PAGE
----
According to the IRS filing requirements, Form 3520 is an informational return that is due on the 15th day of the fourth month after an individual’s tax year is complete. For individuals, this usually is April 15th.
However, there are a couple of points worth noting:
- This is an informational return, and is filed separately from a Form 1040.
- If you live outside the United States (and Puerto Rico), or are a service member serving overseas, then your due date is June 15.
- If you are granted an extension for your income tax return, then your new due date is October 15.
- If the foreign entity or trust fails to file Form 3520-A, then the taxpayer must file a substitute Form 3520-A to accompany their Form 3520.
- The due date for the foreign trust to file Form 3520-A is the 15th day of the third month after the end of the trust’s tax year.
How do I complete IRS Form 3520?
IRS Form 3520 is one of the more complicated and difficult tax forms. According to the Paperwork Reduction Act Notice, the estimated burden of this official form includes:
|Recordkeeping||42 hr., 34 min.|
|Learning about the law or the form||4 hr., 50 min.|
|Preparing the form||6 hr., 40 min.|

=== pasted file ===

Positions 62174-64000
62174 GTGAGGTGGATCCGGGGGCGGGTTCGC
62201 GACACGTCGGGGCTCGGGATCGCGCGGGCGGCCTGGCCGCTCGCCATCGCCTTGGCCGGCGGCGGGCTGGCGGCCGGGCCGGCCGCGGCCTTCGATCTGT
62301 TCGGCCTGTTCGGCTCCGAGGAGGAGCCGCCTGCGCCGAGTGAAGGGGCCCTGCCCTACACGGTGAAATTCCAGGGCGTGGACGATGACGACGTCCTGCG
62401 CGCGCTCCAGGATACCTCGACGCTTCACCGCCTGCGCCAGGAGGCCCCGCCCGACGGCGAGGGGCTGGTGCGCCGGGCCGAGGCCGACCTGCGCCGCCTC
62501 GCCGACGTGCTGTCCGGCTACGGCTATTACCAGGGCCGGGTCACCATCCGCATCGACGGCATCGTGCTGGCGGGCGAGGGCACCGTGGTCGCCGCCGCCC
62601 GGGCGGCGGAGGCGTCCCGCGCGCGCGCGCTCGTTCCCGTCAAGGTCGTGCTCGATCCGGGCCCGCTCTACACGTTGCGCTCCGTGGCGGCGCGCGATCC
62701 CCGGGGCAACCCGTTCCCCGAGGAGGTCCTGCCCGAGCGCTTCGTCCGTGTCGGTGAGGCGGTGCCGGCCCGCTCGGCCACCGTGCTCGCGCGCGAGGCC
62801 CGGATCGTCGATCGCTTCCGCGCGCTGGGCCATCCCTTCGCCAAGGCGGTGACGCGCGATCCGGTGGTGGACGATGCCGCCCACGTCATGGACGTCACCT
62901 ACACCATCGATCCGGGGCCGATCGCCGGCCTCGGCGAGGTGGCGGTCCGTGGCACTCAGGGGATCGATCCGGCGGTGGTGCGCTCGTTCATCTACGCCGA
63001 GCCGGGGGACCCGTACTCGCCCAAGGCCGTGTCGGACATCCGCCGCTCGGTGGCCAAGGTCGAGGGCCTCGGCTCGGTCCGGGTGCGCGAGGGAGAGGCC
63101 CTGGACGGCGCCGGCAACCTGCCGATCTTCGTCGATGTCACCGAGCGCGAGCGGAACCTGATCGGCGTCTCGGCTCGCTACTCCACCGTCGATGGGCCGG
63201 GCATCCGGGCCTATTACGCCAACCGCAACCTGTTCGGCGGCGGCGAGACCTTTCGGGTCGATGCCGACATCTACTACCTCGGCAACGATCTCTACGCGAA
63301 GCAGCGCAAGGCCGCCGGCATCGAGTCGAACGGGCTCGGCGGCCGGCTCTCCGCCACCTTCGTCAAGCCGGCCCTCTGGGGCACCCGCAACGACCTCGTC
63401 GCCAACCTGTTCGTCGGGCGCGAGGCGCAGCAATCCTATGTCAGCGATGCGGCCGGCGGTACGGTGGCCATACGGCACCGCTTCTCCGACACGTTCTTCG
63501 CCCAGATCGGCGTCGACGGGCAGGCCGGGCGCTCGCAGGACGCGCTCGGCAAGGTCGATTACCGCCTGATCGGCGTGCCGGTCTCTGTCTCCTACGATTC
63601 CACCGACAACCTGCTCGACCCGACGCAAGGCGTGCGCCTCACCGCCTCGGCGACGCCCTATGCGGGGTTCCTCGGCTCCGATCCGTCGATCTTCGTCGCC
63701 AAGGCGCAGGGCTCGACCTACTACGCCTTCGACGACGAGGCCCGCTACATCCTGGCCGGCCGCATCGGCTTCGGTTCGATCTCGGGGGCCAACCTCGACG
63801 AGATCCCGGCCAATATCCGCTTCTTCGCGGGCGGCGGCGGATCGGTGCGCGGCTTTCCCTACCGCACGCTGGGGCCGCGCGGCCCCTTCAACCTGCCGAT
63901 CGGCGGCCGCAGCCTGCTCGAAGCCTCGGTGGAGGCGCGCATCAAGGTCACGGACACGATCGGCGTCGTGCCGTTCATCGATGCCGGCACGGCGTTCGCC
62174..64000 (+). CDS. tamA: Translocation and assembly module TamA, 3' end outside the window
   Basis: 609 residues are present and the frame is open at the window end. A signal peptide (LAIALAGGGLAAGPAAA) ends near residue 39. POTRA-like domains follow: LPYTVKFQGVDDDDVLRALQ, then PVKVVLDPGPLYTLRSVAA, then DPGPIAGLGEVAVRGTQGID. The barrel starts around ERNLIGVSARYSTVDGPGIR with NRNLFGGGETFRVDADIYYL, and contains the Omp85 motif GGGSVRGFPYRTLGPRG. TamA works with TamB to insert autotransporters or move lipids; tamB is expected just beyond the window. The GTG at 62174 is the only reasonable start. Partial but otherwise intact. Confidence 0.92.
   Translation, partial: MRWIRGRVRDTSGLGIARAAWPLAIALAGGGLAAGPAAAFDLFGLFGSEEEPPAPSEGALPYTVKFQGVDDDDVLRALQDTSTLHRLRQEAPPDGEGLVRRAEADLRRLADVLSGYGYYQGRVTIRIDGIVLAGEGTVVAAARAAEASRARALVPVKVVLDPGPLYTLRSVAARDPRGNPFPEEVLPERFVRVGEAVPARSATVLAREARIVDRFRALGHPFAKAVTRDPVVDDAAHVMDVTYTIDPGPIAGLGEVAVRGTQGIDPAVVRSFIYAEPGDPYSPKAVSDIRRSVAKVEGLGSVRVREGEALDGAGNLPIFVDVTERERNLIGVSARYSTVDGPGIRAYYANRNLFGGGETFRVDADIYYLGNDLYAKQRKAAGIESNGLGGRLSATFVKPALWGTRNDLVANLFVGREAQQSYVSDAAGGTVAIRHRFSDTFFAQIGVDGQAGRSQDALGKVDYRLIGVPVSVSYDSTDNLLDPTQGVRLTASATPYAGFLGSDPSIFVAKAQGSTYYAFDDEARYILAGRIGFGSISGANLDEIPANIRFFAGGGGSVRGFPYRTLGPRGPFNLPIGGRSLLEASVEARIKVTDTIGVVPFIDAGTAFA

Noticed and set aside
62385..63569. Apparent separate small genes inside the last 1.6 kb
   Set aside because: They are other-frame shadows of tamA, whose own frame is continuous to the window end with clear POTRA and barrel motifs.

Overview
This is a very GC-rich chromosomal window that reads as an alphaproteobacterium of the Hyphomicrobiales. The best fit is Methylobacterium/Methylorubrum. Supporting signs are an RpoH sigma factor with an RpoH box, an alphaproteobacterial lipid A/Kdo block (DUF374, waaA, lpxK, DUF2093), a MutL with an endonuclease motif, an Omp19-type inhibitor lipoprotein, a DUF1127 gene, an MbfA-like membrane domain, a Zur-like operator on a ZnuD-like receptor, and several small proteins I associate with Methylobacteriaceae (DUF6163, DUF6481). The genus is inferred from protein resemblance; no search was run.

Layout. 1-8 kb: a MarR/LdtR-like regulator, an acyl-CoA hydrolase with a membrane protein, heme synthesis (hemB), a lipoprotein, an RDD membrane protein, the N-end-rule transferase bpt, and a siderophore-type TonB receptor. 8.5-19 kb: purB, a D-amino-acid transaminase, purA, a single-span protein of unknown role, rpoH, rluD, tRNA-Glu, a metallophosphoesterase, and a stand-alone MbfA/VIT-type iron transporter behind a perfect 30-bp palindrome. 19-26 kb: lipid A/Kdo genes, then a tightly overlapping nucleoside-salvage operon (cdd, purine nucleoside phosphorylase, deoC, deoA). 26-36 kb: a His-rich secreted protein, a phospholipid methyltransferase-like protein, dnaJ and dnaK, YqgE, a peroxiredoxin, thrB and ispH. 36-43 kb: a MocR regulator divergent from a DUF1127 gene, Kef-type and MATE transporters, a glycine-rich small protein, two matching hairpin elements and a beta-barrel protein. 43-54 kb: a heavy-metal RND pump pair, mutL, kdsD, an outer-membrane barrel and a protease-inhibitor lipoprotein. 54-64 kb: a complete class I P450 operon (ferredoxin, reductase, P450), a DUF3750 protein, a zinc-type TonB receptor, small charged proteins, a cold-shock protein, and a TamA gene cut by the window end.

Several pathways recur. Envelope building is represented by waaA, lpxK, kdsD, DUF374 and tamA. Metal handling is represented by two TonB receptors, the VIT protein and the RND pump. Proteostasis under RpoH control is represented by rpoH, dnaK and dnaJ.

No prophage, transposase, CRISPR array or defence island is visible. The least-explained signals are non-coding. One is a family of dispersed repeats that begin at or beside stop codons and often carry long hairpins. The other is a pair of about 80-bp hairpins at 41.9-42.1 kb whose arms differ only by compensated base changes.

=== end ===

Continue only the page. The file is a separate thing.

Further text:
|Sending the form to the IRS||16 min.|
This walk through is intended to help understand how your tax professional might complete the form on your behalf. U.S. taxpayers should hire a tax professional, such as a tax attorney, to complete this federal form.
Please note: ignorance of the applicable federal tax laws or of your state’s estate laws does not constitute a valid excuse, nor free you from your filing obligation. Significant penalties may apply to taxpayers who do not properly complete this form.
In the first part of this form, you’ll provide initial information, such as:
- Applicable tax year
- Type of return (initial, final, or amended)
- Type of entity filing the return
- Applicable boxes
- The box(es) that you check will determine which part of the form you will complete. For example, if you “are a U.S. person who, during the current tax year, received certain gifts or bequests from a foreign person,” then you will complete Part IV of Form 3520.
Blocks 1-4 contain taxpayer information. Below are a couple of notes from the IRS instructions.
Lines 1a and 1i.
Line 1a identifies the person that is filing Form 3520.
If you and your spouse are filing a joint Form 3520, put your names and TINs in the same order as they appear on your Form 1040, U.S. Individual Income Tax Return, or Form 1040-SR, U.S. Tax Return for Seniors, and check the box on line 1i.
If you qualify for an automatic 2-month extension because you either live and work outside the United States and Puerto Rico, OR you are in the military or naval service on duty outside the United States and Puerto Rico, then you will: